In this day and age we have such things as computers and, unlike JRR Tolkien, who couldn't afford a typist and could only re-type the completed draft with no mistakes once to send to his publisher (I think I am remembering that correctly, please feel free to tell me off if it isn't true), we can edit to our hearts' content.

Whatever we write can be taken out, re-written, expanded, contracted and deleted from history. Essentially, it doesn't matter that your first draft is awful, vomit-inducing nonsense, somewhere in there are the rough diamonds that can be polished once the extraneous dirt and bobbly bits have been cleaned off. And it isn't just us, everyone writes shitty first drafts. (Almost everyone, but we're not interested in those people today as perfection is unspeakably dull).

My experimentation with NaNoWriMo enforced this Just Write! idea. I found myself able to write over difficult hurdles that I might previously have stumbled on because there, as a prop under my typing hands, was the idea that I can always change it if it doesn't work. No-one will know, it's ok. (Don't worry about future PhD students who might be doing their thesis on you after you've won the Nobel Prize for Literature. For one, all your notes will be on the computer, which you'll have upgraded several times by then, and for another, no-one will be able to afford to do arts and humanities subjects in the future and PhDs in English will be obsolete.)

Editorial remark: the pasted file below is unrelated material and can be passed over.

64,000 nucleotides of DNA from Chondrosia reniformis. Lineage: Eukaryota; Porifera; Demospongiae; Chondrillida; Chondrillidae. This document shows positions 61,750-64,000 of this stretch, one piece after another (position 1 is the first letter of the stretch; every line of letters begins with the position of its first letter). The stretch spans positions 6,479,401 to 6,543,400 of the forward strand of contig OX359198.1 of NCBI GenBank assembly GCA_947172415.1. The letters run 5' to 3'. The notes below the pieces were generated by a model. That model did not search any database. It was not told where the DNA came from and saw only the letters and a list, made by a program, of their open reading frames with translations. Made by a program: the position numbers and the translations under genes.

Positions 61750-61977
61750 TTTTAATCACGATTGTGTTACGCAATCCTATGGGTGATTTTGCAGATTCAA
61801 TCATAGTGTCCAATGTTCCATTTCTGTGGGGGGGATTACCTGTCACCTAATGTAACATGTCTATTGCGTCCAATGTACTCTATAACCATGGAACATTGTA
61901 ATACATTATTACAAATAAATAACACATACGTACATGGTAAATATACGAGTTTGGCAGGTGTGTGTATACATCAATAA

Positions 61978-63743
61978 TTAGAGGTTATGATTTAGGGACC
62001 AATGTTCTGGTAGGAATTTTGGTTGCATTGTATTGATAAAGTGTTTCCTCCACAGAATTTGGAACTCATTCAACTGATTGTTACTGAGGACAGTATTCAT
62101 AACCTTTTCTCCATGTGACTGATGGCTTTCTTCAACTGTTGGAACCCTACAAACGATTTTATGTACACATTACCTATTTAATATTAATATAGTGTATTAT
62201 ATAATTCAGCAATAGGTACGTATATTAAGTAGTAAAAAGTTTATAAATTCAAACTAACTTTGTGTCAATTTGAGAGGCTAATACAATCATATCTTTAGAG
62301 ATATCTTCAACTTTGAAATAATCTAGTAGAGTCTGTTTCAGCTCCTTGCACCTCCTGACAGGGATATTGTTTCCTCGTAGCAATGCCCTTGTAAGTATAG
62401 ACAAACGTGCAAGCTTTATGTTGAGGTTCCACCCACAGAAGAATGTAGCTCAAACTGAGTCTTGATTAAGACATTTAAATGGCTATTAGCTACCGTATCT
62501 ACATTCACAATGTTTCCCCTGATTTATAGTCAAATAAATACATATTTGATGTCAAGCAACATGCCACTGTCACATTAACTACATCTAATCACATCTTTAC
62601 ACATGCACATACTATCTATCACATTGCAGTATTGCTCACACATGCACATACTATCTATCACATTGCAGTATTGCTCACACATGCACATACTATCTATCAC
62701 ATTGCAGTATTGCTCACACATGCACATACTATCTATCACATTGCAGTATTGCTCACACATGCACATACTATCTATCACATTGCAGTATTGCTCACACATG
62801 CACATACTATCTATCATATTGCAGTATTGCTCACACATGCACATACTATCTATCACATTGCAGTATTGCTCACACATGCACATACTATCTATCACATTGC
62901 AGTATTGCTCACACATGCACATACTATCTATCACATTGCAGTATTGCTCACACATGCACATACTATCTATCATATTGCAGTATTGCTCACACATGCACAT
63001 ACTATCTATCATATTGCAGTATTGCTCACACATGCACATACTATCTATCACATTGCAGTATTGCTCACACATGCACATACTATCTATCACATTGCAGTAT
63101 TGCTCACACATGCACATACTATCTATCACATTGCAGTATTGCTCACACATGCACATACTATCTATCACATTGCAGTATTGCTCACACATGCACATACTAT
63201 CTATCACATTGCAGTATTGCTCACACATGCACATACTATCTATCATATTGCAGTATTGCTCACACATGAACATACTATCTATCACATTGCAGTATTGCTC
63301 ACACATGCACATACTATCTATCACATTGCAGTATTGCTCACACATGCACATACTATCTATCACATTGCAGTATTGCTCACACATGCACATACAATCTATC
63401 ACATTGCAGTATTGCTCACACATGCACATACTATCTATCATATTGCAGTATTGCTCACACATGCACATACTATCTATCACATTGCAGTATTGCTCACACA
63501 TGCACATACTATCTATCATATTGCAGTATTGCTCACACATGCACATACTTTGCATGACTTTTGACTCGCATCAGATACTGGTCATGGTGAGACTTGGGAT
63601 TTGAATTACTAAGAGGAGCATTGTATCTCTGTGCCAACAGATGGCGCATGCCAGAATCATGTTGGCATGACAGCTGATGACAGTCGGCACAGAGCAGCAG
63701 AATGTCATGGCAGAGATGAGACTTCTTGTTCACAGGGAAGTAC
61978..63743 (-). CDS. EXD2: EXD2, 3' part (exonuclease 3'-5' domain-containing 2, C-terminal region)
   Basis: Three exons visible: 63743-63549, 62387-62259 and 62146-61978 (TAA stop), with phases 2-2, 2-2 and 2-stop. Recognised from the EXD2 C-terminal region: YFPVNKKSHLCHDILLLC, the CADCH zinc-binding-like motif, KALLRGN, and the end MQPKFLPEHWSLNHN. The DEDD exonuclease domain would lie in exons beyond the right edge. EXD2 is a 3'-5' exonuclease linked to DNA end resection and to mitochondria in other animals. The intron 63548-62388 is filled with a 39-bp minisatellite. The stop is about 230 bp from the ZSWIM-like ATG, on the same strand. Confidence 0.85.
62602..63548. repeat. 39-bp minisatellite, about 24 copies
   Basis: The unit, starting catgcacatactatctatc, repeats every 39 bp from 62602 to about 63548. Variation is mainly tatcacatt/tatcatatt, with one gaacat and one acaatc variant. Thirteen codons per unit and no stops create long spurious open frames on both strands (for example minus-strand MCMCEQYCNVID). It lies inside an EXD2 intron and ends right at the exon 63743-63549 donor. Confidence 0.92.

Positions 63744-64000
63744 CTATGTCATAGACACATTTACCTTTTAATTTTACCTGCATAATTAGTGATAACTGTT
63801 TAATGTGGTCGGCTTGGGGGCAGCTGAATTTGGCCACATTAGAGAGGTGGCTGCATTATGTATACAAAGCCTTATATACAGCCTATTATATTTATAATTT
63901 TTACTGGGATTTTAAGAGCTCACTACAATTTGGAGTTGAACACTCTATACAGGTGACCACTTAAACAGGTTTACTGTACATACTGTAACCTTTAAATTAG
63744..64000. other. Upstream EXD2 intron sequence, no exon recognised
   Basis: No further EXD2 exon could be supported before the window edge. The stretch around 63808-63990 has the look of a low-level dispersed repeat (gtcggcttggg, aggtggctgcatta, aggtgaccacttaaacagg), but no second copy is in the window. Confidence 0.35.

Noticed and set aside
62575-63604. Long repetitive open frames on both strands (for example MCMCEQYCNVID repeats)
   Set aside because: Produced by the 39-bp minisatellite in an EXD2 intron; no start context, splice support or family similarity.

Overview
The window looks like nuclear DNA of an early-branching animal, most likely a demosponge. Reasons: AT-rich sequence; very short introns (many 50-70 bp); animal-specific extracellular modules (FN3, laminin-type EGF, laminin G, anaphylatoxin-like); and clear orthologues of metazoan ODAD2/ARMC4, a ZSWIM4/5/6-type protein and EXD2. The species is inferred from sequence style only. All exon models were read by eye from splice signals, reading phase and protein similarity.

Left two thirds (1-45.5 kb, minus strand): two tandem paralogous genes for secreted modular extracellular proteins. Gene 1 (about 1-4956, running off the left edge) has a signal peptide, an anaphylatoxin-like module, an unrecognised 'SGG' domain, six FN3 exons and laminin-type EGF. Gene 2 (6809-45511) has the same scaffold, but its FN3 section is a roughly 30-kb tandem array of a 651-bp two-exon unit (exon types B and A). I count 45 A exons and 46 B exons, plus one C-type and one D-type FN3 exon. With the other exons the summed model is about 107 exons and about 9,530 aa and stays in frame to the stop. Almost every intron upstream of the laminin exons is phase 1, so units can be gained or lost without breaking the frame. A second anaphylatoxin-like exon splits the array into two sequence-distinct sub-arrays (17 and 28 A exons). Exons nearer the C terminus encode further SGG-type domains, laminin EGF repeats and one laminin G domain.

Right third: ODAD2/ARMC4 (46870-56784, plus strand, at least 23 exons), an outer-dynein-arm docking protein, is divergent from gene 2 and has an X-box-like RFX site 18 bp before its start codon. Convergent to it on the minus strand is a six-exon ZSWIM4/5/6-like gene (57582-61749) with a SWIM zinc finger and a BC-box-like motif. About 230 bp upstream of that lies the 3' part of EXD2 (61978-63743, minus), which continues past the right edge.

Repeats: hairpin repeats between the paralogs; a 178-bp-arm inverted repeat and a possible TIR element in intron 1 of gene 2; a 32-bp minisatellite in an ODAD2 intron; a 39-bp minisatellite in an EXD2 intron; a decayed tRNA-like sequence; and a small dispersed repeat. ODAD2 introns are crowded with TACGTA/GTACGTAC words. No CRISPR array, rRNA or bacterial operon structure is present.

How did NaNo go? I wrote 30,000 words in November, well below the winning magic number of 50,000. But I don't feel like a loser. Currently the novel stands at 110,000 words. I am finishing off the final chapters and am planning to write THE END by Friday next week, which is when I am going home to Blighty for Christmas. Then the Slightly Better But Still Shoddy Second Draft begins.

*They have.

Friday, 3 December 2010


I am delighted to announce that I am the new Assistant Editor at MicroHorror!

I am coming aboard Nathan Rosen's terrifying little ship to give him a hand working through submissions, helping to get your tales up, swabbing the virtual decks and other dastardly duties.

So send in your stories and scare us!

Click here to see my photo of my new boss, taken at the Piratz Tavern a few weeks ago.

Three-lobed Burning Eye Annual - vol. V

It's here! Light the fire, close the curtains, pour a glass of mulled wine and settle down with some speculative weirdness from the Three-Lobed Burning Eye Annual volume five.
It contains thirty stories of horror, suspense, dark fantasy, science fiction, and magical realism.
Perfect for those dark winter evenings.
Look out for my story, The Birdstories of Jaywalker.